Foot drop or drop foot is a condition not too many people are familiar with. However, Annie Lennox’ struggle in recent years with the condition has brought it to the forefront of many people’s minds.
She started to suffer from the symptoms in 2008 and found herself constantly in extreme pain. At one point, she believed she would never be able to walk normally again. Her condition had been caused by a bulged disc, which affected not only her spine, but also her ability to walk.
Fortunately, Lennox is making making progress. She evidently underwent many months of therapy and eventually got her left foot moving again…good news!
She admits she had simply taken her feet for granted, as she was always walking, running and dancing with no problems. As a podiatrist, I see this all the time. People truly do not appreciate their feet until something goes wrong. So…what exactly is drop foot?
What is Foot Drop?
Foot drop is a gait abnormality in which the dropping of the forefoot occurs due to weakness, nerve damage or paralysis of the muscles in the anterior portion of the lower leg. It is usually a symptom of a larger problem, not a disease in itself.
In simpler terms, it’s a difficulty in lifting the front part of the foot when walking. It might be a feeling of heaviness, the inability to lift your foot as high as the other when walking, or it can be a literal dragging of your foot.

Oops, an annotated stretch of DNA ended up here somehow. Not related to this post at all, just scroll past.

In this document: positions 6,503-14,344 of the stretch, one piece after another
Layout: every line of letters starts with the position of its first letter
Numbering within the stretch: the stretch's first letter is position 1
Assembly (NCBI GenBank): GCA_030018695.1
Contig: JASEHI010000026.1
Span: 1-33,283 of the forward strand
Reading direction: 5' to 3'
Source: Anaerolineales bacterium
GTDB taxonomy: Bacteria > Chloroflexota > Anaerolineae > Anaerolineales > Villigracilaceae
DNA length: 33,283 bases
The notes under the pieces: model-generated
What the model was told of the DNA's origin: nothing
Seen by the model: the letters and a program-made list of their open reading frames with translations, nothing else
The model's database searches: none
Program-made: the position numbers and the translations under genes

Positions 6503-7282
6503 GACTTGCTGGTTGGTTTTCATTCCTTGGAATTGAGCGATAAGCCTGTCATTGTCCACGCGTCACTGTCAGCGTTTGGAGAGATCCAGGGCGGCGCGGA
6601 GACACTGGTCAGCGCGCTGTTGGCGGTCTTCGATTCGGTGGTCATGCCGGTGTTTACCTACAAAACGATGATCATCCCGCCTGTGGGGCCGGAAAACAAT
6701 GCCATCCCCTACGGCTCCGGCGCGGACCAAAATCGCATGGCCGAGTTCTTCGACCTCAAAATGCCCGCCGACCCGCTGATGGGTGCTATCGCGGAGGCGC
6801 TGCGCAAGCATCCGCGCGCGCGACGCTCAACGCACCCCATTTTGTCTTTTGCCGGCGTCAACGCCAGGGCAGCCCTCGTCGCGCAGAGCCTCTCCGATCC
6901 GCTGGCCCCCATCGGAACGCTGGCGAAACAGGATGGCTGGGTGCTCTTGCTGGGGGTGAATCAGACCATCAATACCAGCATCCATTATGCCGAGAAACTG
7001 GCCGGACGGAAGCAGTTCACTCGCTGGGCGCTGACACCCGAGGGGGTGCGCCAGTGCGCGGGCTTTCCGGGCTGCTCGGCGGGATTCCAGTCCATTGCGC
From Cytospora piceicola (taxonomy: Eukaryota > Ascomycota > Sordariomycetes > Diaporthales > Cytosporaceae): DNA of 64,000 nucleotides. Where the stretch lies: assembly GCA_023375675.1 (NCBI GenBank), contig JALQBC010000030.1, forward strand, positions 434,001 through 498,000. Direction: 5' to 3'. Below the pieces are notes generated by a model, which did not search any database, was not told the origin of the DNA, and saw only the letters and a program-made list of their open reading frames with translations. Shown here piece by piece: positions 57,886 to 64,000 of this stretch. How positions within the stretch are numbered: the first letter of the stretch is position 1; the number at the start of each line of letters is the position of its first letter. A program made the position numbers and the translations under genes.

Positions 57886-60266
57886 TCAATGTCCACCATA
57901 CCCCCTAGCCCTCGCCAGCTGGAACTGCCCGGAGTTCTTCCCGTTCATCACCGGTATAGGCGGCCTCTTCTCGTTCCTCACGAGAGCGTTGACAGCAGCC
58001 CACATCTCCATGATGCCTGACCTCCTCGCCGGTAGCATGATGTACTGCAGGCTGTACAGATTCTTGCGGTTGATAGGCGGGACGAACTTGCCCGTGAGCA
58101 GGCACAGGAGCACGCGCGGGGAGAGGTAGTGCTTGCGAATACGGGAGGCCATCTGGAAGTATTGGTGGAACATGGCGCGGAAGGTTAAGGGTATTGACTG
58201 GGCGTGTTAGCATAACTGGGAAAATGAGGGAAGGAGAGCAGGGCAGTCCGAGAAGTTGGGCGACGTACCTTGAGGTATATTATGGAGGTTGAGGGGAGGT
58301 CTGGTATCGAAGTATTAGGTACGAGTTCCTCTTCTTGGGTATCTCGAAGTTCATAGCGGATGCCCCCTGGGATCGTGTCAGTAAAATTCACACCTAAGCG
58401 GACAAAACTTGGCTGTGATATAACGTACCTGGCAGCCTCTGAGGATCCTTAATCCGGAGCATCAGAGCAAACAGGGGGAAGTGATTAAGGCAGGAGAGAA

Treatment for foot drop depends on what caused it. If the underlying cause is successfully treated, foot drop may improve or even disappear. Sometimes, drop foot is permanent. Treatment for foot drop may include:
- Braces or splints. A brace on your ankle and foot or splint that fits into your shoe can help hold your foot in a normal position.
- Physical therapy. Exercises that strengthen your leg muscles and maintain the range of motion in your knee and ankle can help, as well as stretching exercises to prevent stiffness in the heel.
- Nerve stimulation. Sometimes stimulating the nerve that lifts the foot helps improve this condition.
- Surgery. Nerve surgery may be helpful for newer cases of drop foot. If foot drop is long-standing, surgery to fuse ankle or foot bones may be in order or moving a functioning tendon to a different position can help.
We wish Annie Lennox continued health and success as she recovers from drop foot!
If you are looking for a podiatrist or you are experiencing ankle or heel problems, Sarasota or Bradenton is the place to be! Please schedule an appointment with Dr. Lasday, Dr. Zdancewicz, or Dr. Goecker for a thorough and professional evaluation, either in our Bradenton Podiatry office at (941) 753-9599 or our Sarasota Podiatry office at (941) 366-2627.
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Source: Healthy Body Life